Updated Method to Create WordPress Child Themes

Twenty Ten Child Theme Mods

Once upon a time all that a WordPress Child Theme needed was to use an @import rule to bring in all the styles from the parent theme stylesheet. Evidently, that method still works as I’ve been using a couple of “old” child themes on live sites, until now.

Even so, it would be better to use updated and preferred methods for creating WP child themes. When The Codex says something is no longer best practice, we should pay attention.

Using @import to bring in other files costs us time. Nobody appreciates a slow site so any way that we can speed things up for our visitors is a good thing.

The correct method of enqueuing the parent theme stylesheet is to add a wp_enqueue_scripts action and use wp_enqueue_style() in your child theme’s functions.php.

A child theme requires one file, style.css, declarations in which will override those of the parent theme, but now we need a second file, called functions.php, to enqueue the new stylesheet.

It’s not that confusing, don’t worry. 🙂

How To Create A Child Theme Stylesheet

Create a text file called style.css and keep this stylesheet in a folder named after your child theme.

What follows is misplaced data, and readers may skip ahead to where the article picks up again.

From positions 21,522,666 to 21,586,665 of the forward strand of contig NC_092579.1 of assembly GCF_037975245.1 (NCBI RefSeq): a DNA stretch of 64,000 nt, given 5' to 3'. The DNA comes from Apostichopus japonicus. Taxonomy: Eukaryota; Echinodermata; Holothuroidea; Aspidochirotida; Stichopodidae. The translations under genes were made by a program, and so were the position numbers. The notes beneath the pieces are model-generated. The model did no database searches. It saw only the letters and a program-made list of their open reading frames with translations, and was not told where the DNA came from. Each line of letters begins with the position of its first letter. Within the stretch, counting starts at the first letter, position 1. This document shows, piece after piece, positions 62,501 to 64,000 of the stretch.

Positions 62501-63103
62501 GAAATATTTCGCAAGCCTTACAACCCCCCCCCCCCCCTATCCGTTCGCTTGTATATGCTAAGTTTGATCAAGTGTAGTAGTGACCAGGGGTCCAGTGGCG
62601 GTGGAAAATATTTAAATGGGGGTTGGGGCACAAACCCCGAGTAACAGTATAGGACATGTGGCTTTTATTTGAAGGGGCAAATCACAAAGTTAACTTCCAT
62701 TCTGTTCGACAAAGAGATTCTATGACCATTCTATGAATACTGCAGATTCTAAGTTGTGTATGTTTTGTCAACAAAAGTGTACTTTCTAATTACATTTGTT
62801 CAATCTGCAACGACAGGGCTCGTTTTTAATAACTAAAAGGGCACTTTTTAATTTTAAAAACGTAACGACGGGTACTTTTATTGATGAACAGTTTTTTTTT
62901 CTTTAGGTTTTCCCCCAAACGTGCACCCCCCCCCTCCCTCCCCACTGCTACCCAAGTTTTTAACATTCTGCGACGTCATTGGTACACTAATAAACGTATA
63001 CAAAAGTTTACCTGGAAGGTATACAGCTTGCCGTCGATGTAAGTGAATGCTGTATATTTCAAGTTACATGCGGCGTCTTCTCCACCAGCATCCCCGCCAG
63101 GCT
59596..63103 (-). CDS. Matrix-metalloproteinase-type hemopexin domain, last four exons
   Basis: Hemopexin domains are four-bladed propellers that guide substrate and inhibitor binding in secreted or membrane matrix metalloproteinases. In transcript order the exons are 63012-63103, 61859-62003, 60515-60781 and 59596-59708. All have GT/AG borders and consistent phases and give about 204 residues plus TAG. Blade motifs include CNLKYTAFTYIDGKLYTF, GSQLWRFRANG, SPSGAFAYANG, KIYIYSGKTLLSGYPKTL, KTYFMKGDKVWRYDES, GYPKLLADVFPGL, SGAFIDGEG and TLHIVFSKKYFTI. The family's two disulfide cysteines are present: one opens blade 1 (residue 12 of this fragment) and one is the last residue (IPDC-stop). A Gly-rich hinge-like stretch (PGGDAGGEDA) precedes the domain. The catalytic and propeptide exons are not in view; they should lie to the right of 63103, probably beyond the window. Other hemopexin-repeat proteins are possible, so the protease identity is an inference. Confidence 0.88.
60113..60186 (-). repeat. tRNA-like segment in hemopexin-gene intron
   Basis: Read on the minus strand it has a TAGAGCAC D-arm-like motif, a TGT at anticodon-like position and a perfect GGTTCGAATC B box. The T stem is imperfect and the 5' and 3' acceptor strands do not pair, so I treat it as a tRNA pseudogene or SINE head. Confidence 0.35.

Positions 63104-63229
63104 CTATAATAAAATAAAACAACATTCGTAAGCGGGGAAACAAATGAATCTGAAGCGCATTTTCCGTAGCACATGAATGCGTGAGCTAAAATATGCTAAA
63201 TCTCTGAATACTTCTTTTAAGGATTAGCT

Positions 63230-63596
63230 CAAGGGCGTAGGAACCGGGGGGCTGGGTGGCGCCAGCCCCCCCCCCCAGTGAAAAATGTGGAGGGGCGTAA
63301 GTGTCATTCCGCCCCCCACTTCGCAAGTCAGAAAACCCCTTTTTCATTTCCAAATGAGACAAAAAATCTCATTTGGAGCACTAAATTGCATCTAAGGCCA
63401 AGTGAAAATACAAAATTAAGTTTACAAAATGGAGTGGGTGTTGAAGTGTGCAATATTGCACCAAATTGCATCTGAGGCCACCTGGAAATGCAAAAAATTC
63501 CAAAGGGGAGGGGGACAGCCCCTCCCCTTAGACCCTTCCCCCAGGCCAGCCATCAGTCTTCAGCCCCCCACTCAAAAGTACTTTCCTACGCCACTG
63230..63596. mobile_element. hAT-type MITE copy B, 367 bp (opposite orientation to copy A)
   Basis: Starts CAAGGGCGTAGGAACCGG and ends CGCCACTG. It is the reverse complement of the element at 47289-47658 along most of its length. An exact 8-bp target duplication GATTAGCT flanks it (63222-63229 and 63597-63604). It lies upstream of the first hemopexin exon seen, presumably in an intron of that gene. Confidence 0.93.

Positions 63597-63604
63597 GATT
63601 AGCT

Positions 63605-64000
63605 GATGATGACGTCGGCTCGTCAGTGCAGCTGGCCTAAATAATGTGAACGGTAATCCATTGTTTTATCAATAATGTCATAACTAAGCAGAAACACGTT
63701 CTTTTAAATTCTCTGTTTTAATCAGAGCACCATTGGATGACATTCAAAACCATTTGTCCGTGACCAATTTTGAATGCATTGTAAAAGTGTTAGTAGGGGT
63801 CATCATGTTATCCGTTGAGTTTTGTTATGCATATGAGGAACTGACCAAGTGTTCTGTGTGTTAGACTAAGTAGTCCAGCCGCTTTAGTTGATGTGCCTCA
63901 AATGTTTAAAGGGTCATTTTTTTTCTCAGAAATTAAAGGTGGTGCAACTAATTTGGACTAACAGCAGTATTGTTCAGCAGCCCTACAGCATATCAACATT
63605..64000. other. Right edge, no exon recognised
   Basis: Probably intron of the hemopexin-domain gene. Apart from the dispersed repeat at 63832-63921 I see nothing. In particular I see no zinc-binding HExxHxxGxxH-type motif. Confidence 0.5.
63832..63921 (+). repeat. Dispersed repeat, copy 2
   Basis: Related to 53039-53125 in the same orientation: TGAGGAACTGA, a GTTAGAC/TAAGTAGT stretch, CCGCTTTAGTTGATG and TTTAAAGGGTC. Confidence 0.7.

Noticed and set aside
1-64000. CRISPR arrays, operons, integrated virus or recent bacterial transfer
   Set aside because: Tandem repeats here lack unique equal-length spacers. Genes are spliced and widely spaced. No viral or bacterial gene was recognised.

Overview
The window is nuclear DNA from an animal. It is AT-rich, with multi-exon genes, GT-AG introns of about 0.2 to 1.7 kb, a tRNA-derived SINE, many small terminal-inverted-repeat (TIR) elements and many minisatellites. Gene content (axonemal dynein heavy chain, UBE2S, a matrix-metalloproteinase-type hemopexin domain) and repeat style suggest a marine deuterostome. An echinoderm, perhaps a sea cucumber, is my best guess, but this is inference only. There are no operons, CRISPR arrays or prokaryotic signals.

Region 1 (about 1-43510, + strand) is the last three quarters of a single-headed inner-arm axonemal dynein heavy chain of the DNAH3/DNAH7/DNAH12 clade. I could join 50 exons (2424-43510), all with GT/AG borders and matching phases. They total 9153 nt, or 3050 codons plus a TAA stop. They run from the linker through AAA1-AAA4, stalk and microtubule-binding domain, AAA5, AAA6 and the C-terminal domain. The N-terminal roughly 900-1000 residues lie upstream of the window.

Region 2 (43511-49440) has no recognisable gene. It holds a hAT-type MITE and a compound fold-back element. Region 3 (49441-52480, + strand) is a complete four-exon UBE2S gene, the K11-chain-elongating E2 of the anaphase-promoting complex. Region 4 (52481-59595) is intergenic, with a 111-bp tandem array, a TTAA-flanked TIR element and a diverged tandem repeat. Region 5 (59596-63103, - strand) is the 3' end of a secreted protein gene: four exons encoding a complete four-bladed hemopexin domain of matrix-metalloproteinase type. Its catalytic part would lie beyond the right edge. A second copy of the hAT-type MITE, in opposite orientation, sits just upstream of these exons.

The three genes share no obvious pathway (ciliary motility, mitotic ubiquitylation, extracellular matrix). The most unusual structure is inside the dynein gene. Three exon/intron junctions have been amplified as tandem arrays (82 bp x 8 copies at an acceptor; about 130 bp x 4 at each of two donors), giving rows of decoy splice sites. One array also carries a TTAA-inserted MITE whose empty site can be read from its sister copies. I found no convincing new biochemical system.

At the very top of this so-called Child Theme Stylesheet insert the following lines in a multi-line comment. Of course, make sure to change all references to twentyfifteen to that of your theme:

 Theme Name:   Twenty Fifteen Child
 Theme URI:    http://example.com/twenty-fifteen-child/
 Description:  Twenty Fifteen Child Theme
 Author:       John Doe
 Author URI:   http://example.com
 Template:     twentyfifteen
 Version:      1.0.0
 License:      GNU General Public License v2 or later
 License URI:  http://www.gnu.org/licenses/gpl-2.0.html
 Tags:         light, dark, two-columns, right-sidebar, responsive-layout, accessibility-ready
 Text Domain:  twenty-fifteen-child

All the lines above are available for describing your child theme, but the only two required lines are Theme Name and Template. Make sure these declarations are inside the multi-line comment.